Charitable donations are a component of itemized deductions which are asserted when their total exceeds the standard deduction. The standard deduction has significantly increased in 2018, which may mean the taxpayer will no longer itemize. This scenario may also cause some taxpayers to benefit by “bunching” itemized deductions in alternating years to the extent the deductions and timing of payment are discretionary.
Our examples below suggest donors and their advisors need to understand the possible interplay, beneficial or detrimental, between charitable donations or other deductions and the new 20% of business income deduction because of its limitation rules.
“Adjusted gross income” is the Form 1040 figure just before the taxpayer asserts itemized deductions or claims the standard deduction. It was also a figure before claiming personal exemptions, before their temporary repeal in 2018-2025. The new Section 199A 20% of business income deduction is asserted after itemized deductions or the standard deduction. There is an “if less” limitation on this deduction which with adjustments focuses on taxable income, and this limitation can be affected by itemized deductions.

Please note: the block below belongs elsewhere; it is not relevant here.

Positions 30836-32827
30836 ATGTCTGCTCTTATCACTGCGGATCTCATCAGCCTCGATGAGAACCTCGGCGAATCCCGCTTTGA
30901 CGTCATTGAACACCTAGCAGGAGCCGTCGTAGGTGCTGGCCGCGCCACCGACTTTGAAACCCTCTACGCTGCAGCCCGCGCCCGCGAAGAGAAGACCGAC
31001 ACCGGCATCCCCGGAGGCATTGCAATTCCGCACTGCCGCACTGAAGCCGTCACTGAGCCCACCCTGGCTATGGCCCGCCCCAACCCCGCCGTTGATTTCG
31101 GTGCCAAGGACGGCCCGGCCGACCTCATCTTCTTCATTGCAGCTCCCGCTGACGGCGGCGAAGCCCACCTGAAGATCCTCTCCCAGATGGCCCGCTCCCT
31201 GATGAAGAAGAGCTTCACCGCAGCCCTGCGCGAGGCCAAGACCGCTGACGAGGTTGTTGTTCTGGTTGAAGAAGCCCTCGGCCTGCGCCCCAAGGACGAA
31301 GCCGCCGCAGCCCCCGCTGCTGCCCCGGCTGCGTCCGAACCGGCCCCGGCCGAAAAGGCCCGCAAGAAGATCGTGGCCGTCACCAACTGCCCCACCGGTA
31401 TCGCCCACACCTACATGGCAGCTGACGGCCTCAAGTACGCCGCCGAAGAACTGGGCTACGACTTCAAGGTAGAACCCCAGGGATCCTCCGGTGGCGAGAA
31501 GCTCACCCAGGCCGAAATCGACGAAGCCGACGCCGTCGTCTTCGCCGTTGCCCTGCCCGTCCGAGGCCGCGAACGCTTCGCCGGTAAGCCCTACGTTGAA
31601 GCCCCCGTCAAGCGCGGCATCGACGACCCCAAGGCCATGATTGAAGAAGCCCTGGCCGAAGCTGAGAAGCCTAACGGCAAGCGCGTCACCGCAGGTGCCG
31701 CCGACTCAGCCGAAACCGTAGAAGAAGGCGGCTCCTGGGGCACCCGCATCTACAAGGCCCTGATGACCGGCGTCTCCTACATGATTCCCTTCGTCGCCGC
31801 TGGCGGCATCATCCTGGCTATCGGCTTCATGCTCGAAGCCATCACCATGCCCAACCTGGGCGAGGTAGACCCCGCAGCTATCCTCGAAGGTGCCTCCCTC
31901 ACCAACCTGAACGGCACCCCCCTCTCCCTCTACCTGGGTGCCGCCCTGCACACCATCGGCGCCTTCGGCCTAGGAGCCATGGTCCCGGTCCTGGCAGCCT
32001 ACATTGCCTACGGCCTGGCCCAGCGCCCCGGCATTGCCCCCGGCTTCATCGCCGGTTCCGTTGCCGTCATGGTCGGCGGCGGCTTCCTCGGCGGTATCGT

A significant general change is that the 2017 Tax Act repealed or restricted many itemized deductions while also increasing the standard deduction, so more individuals will be using the standard deduction, which means their charitable donations, while they may be as commendable and helpful as ever, may not translate into incremental tax savings.
The standard deduction, which is indexed for inflation, almost doubled. It is $6,350 for singles, $9,350 for heads of households, and $12,700 for joint returns in 2017. It increased in 2018 to $12,000 for singles, $18,000 for heads of households, and $24,000 in joint returns. The increased standard deduction for the elderly and blind is still with us. ((Conf. Rep., p. 201.))